Grievance, overtime, becomes debilitating. It was the translation key to yesterday’s performance of President Trump.
Trump, whose sense of grievance has captured his presidency, was disgraceful in the conduct we know about during his Helsinki talks with Vladimir Putin. He has descended along a dangerous emotional spectrum as his sense of grievance has festered. He doesn’t even trust his appointees. The intelligence agencies are led by his appointees yet he dismisses their findings or pits them against Russian claims as if he is an arbitrator, not the leader of what has been the most consequential country in the world.
Vladimir Putin leads a nation that often feeds on grievance. His responses in an interview with Chris Wallace demonstrated that he can convert grievance into clever propaganda. It is hard to know how most Americans might treat his assertions, as most of us devote little time to actually thinking about Russia. Of course, policy driven by grievance is not helping Russia.
Trump in the aftermath of the talks did an interview with his toady Sean Hannity; illuminating. Putin sat down with Chris Wallace; Wallace’s Dad Mike would have been proud. Within the limitations (sequential translation), Wallace was excellent.
As I type, all of the Trump appointees who have much to do with intelligence collecting and analyzing are still in office. There have been no resignations, even though Trump gave their intelligence work no higher standing than Putin’s allegations.
One of my lessons from working in Washington is that many people who occupy the ranks of the political bureaucracy are just happy to be there. They busy themselves day in and day out with self-important motion and often in the evening are honored guests at dinner parties. They get to read about themselves in the paper and count on the office they hold to burnish their resume. As one friend noted, “what’s not to like.”
America is now headed by a person who perceives himself as a strong man, even as his weaknesses sap his strength on a daily basis. He is largely served by appointees who are so weak that apparently no insult will dislodge them. Jeff Sessions has been publically berated by Trump for over a year yet remains Attorney General. Fortunately, the Deputy Attorney General, Rod Rosenstein, is strong and does not cower.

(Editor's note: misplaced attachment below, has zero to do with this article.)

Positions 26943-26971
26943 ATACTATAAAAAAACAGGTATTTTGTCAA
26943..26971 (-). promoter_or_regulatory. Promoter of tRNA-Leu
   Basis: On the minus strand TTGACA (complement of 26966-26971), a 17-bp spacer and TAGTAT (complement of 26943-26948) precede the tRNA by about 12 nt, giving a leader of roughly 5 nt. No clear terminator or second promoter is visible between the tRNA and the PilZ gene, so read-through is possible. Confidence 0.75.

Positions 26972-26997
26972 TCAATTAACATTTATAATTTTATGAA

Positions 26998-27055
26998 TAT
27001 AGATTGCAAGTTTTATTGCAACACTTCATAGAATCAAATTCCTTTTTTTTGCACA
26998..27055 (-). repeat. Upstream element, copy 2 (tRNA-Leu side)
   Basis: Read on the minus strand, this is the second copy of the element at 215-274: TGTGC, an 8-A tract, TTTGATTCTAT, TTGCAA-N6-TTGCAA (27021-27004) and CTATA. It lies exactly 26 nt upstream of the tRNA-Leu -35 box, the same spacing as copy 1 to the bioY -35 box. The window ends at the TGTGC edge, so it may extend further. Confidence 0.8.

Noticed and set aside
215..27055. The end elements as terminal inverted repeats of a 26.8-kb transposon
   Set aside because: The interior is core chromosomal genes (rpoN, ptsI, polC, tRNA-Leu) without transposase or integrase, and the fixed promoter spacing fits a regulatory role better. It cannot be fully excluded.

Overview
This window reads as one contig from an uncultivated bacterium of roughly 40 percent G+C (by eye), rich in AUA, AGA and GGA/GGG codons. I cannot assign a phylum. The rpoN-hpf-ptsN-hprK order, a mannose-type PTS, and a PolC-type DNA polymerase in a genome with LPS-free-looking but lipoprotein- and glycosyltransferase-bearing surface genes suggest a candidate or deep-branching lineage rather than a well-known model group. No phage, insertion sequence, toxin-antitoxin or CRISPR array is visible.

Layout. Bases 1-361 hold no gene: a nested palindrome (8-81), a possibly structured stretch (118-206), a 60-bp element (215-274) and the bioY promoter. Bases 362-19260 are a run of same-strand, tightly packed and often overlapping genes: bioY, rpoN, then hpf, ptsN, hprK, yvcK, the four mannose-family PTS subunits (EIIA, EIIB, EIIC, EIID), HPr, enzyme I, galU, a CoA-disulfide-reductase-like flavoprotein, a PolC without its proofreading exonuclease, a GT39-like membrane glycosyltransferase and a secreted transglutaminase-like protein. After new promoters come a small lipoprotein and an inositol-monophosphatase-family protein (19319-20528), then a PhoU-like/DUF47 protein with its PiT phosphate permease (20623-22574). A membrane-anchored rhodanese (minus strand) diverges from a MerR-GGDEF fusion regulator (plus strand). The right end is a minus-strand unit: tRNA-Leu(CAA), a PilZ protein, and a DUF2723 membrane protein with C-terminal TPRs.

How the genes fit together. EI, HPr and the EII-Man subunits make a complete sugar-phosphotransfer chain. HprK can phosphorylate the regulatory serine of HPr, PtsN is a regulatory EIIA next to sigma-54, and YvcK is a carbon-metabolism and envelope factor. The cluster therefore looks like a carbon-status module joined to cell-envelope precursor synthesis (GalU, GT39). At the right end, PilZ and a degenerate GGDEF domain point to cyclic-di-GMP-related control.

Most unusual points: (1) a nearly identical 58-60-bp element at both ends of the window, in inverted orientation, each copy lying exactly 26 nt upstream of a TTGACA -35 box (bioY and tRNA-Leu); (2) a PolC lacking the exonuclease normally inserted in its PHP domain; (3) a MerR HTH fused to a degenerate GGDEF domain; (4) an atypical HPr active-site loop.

As I have noted before, the Congress makes laws and appropriates money. Trump can do neither. Executive orders can easily be rescinded and agreements with other countries that are not ratified by the US Senate by a two-thirds vote, terminated.
Finally, there are many leadership lessons from the actions of the last several weeks. Trump acted as a responsible President in the selection of a Supreme Court nominee; I encouraged Trump to study Trump’s orderly process. Now I would encourage Trump to study Putin. While I am no fan of Putin or grievance-driven policy, I find his ability to voice grievance and make the best of it a lesson for those who cannot let go.
As our country has survived in the aftermath of assassinations and scandals, it will ride out Trump’s tenure with an assist from those who crafted our nation’s Constitution.
Postscript: Robert Mueller, the Independent Counsel, has taken a number of concrete actions, most recently announcing indictments of Russian agents, who it is alleged hacked into the Democrat National Committee server, among other things.
In my view he has had time to determine whether the Trump campaign colluded with the Russians. This charge is the most important and its lack of resolution is toxic.
Al Sikes is the former Chair of the Federal Communications Commission under George H.W. Bush. Al recently published Culture Leads Leaders Follow published by Koehler Books.